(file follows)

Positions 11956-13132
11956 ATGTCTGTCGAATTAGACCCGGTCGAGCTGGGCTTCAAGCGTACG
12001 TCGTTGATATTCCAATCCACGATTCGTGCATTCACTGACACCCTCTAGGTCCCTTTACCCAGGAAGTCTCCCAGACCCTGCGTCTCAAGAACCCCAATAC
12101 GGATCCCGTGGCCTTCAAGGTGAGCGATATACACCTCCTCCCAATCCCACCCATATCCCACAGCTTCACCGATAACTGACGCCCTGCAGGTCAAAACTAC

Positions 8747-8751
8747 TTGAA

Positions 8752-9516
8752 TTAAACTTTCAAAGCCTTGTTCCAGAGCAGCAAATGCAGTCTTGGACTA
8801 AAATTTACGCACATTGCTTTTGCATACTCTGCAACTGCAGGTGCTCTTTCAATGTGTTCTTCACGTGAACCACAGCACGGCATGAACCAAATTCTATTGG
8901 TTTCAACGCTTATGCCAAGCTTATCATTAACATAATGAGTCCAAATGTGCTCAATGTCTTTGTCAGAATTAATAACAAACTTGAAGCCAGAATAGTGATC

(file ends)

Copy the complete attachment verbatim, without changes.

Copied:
Positions 11956-13132
11956 ATGTCTGTCGAATTAGACCCGGTCGAGCTGGGCTTCAAGCGTACG
12001 TCGTTGATATTCCAATCCACGATTCGTGCATTCACTGACACCCTCTAGGTCCCTTTACCCAGGAAGTCTCCCAGACCCTGCGTCTCAAGAACCCCAATAC
12101 GGATCCCGTGGCCTTCAAGGTGAGCGATATACACCTCCTCCCAATCCCACCCATATCCCACAGCTTCACCGATAACTGACGCCCTGCAGGTCAAAACTAC

Positions 8747-8751
8747 TTGAA

Positions 8752-9516
8752 TTAAACTTTCAAAGCCTTGTTCCAGAGCAGCAAATGCAGTCTTGGACTA
8801 AAATTTACGCACATTGCTTTTGCATACTCTGCAACTGCAGGTGCTCTTTCAATGTGTTCTTCACGTGAACCACAGCACGGCATGAACCAAATTCTATTGG
8901 TTTCAACGCTTATGCCAAGCTTATCATTAACATAATGAGTCCAAATGTGCTCAATGTCTTTGTCAGAATTAATAACAAACTTGAAGCCAGAATAGTGATC